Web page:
For grappling, clean takedowns and reversals are scored evenly, and threatening with submission attempts is suppose to score points, contrary to the evidence that we have seen in some decisions.
Octagon control is basically self-explanatory, while aggressiveness is rated as the least significant factor.
Aggressiveness is defined as moving forward and scoring but is clearly not synonymous with the attempt to finish the match since one can be aggressive, reckless and relatively inefficient while fighting for a decision victory (think Clay Guida) whereas another man can get several near-submissions and is clearly trying to end the bout with every move (think Matt Wiman).
The problem here is evaluating the criteria. The NSAC rules stipulate that a sliding scale will be used to rate the criteria, and striking is weighed more heavily if 90% of a fight takes place on the feet (naturally enough) while grappling is weighed as greater if the majority of the fight takes place on the mat, though effective ground and pound is still counted when applicable.
I'm not quite sure how the judges make use of this "sliding scale," but my idea here is to give the winner of each criterion a score of 10 in every round. So whoever has the most effective striking gets ten points, whoever has better octagon control gets ten points, and so on for the four main criteria used in the evaluation.
Now, the most important criteria are striking and grappling, followed by octagon control, and then finally aggressiveness, according to the state athletic commissions. To weigh these criteria properly it is best to multiply point totals: x3 for the no.1 criterion, x2 for the no. 2 criterion and x1 for the no.3 criterion.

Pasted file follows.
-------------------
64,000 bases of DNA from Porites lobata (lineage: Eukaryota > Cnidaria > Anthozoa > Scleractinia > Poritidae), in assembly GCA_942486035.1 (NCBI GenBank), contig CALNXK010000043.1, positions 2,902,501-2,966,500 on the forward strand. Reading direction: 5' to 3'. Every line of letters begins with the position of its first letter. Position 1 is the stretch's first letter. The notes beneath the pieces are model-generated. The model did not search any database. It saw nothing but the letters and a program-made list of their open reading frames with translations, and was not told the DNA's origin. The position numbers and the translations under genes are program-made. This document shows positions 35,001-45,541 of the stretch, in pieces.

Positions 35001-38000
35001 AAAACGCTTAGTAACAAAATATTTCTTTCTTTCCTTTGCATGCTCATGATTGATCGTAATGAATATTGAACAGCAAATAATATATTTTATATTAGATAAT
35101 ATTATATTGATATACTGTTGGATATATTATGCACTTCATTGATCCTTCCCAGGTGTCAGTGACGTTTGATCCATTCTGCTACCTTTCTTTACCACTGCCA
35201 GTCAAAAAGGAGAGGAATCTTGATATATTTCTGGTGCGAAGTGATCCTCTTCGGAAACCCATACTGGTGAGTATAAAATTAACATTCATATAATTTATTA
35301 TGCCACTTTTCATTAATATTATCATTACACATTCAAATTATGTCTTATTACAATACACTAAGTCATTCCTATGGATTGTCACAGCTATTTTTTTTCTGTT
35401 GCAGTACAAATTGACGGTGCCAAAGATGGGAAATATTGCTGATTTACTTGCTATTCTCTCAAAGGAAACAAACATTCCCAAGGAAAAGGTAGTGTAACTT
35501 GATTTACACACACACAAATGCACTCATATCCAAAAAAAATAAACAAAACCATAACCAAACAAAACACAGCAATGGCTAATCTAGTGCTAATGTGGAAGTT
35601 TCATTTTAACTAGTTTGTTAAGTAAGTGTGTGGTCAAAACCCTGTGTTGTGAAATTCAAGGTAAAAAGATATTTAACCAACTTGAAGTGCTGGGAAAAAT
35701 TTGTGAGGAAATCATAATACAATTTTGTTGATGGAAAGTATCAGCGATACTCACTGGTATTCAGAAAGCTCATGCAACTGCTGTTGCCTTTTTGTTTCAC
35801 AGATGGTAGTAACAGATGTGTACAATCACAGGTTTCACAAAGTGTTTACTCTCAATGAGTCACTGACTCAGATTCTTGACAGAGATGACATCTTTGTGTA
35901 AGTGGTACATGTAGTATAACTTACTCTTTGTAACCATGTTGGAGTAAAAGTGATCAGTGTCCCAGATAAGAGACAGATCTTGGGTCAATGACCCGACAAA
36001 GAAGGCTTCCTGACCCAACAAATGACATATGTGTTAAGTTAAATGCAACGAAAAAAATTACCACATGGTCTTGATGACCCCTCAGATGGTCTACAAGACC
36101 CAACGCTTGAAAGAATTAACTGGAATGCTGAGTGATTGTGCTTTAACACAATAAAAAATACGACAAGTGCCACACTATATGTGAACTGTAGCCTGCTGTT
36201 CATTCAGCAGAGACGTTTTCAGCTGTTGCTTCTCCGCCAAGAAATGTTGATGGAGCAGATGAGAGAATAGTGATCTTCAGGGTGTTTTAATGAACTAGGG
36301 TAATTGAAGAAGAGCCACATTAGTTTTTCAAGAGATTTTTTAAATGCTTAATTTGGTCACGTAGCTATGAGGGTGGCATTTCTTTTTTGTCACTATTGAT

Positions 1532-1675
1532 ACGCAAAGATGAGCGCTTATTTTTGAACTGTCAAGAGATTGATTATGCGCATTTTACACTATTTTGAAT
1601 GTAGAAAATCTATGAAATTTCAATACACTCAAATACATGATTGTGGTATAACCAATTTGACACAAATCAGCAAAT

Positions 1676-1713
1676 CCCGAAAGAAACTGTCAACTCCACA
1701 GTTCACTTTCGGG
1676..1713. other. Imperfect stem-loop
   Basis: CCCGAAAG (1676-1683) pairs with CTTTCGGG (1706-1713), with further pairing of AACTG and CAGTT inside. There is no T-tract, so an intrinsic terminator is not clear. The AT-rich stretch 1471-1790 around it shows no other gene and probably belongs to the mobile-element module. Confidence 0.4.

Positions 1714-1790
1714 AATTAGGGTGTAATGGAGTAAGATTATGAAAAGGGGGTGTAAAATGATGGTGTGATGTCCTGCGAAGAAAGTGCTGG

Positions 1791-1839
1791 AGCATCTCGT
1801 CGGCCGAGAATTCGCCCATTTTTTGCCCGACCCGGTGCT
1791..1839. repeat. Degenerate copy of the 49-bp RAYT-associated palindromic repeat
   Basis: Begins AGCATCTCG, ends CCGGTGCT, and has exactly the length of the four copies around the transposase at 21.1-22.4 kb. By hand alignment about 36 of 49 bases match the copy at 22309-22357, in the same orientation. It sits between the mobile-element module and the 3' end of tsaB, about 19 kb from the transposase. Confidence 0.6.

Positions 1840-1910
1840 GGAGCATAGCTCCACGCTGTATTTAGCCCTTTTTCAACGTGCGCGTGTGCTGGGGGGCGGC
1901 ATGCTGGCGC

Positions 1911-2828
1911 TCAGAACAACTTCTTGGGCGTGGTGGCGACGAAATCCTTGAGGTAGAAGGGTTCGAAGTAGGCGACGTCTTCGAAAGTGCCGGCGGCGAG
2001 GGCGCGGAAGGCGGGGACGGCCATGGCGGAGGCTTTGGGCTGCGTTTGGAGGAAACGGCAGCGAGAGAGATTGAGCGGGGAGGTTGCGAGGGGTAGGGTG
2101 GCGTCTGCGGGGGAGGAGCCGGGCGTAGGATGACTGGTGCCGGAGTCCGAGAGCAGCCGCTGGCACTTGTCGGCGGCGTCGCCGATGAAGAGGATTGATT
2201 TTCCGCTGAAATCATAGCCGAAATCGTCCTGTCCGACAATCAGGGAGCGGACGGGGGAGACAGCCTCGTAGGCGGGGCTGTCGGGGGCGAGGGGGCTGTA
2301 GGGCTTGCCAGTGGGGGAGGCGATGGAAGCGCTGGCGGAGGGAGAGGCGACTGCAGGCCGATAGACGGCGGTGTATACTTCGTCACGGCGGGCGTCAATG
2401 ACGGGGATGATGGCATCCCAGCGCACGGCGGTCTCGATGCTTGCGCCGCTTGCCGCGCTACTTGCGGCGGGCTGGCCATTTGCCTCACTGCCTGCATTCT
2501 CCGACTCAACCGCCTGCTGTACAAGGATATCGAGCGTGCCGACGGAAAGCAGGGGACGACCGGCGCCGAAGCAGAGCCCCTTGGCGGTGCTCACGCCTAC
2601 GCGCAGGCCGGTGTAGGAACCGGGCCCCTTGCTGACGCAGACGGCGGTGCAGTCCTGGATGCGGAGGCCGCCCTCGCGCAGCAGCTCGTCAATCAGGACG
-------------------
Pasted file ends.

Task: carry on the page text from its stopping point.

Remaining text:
So whoever gets the better of grappling and striking gets thirty points for each, then twenty points for better octagon control and keep only ten points for aggressiveness, the least important criteria under current rules.
That way, by stating which fighter did better in each criterion during a round, one can come to a weighted point total which takes into to account the most important factors necessary to score an MMA match properly.
For a sample round, let’s say fighter A has superior striking and octagon control, so he gets fifty points: thirty from striking, the no.1 criterion, and twenty from octagon control, the second most important criterion.
His opponent, fighter B, would get forty points: thirty for better grappling, also the no.1 criterion, and ten for his effective aggressiveness, the third most significant factor.
So the competitor A would win the round, fifty points to forty. Of course, there is still an element of subjectivity and arbitration as one is still using the same qualitative criteria to determine who has superior striking and grappling, but at least quantifying point totals in this manner leads to greater clarification as to why a particular fighter took a certain round.
Two caveats are necessary though: if a negligent amount of grappling or striking occurs, for example, little to no takedown attempts or clinches, then octagon control and grappling should not be used to score a round and only striking and aggressiveness should count on the feet.